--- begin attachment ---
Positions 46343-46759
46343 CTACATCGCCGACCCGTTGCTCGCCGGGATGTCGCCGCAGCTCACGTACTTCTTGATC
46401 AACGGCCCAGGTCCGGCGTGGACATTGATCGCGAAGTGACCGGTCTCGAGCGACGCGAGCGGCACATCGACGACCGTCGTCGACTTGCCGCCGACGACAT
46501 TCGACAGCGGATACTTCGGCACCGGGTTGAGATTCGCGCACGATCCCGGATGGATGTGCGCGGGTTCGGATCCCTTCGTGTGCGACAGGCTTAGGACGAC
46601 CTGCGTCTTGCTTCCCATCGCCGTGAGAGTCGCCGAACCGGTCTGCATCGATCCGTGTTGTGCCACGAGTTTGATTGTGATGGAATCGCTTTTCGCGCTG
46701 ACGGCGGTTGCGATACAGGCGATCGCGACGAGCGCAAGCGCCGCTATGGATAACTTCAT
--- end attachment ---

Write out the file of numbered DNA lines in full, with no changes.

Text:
Positions 46343-46759
46343 CTACATCGCCGACCCGTTGCTCGCCGGGATGTCGCCGCAGCTCACGTACTTCTTGATC
46401 AACGGCCCAGGTCCGGCGTGGACATTGATCGCGAAGTGACCGGTCTCGAGCGACGCGAGCGGCACATCGACGACCGTCGTCGACTTGCCGCCGACGACAT
46501 TCGACAGCGGATACTTCGGCACCGGGTTGAGATTCGCGCACGATCCCGGATGGATGTGCGCGGGTTCGGATCCCTTCGTGTGCGACAGGCTTAGGACGAC
46601 CTGCGTCTTGCTTCCCATCGCCGTGAGAGTCGCCGAACCGGTCTGCATCGATCCGTGTTGTGCCACGAGTTTGATTGTGATGGAATCGCTTTTCGCGCTG
46701 ACGGCGGTTGCGATACAGGCGATCGCGACGAGCGCAAGCGCCGCTATGGATAACTTCAT